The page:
Can we examine this question, can this person understand the dangers of creating and maintaining an oppression environment of harassment? Can the person be expected to conduct itself in a form that accept the community accountability for causing harassment? Can this person understand the part as a community expectations not to violate someone else? Anger is not cool. The image above says it all. Anger becomes hatred. It is becoming immature. What kind of benefits would you get that out of it?

Finally, how can we foster an environment that harassment is being promoted in this society?

More to come.

-JT

Copyright © 2017 Jason Tozier

This text may be freely copied in its entirely only, including this copyright message.

 

Gallaudet University: Whoever Reserve the Right to Freedom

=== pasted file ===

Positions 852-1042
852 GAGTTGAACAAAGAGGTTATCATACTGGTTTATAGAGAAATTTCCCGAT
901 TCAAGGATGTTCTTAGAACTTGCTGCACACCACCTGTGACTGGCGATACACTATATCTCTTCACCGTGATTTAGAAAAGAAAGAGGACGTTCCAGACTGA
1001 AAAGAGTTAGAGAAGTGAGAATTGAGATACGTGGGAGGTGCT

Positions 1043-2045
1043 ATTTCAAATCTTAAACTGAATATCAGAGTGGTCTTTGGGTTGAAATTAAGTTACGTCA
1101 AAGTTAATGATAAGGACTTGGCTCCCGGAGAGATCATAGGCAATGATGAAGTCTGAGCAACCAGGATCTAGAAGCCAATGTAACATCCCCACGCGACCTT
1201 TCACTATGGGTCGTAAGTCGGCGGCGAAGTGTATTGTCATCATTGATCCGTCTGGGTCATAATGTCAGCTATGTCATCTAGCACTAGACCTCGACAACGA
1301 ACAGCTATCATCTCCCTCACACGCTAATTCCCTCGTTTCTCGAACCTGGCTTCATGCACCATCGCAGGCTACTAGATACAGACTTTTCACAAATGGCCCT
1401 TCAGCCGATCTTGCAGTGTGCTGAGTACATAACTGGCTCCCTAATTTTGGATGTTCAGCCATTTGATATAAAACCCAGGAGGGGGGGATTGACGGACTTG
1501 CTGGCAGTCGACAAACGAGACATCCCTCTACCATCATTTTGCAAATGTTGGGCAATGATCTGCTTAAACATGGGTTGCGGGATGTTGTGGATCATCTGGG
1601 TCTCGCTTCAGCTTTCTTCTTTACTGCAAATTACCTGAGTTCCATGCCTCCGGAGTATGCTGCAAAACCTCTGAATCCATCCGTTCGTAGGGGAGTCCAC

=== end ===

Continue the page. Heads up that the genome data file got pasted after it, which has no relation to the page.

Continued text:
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As an ally for Deaf people of color, the last 48 hours has been mind-boggling where I had received e-mails and calls, I was even more surprised to see the bigger hidden agenda of institutional racism remains bigger problematic at Gallaudet University more than we really understand, why hide in the dark? Deaf people of color students would experience the first signs of racism after they were enrolled. I would like to acknowledge myself that I am a Deaf white man with lineage in Cherokee world. I believe in human equality.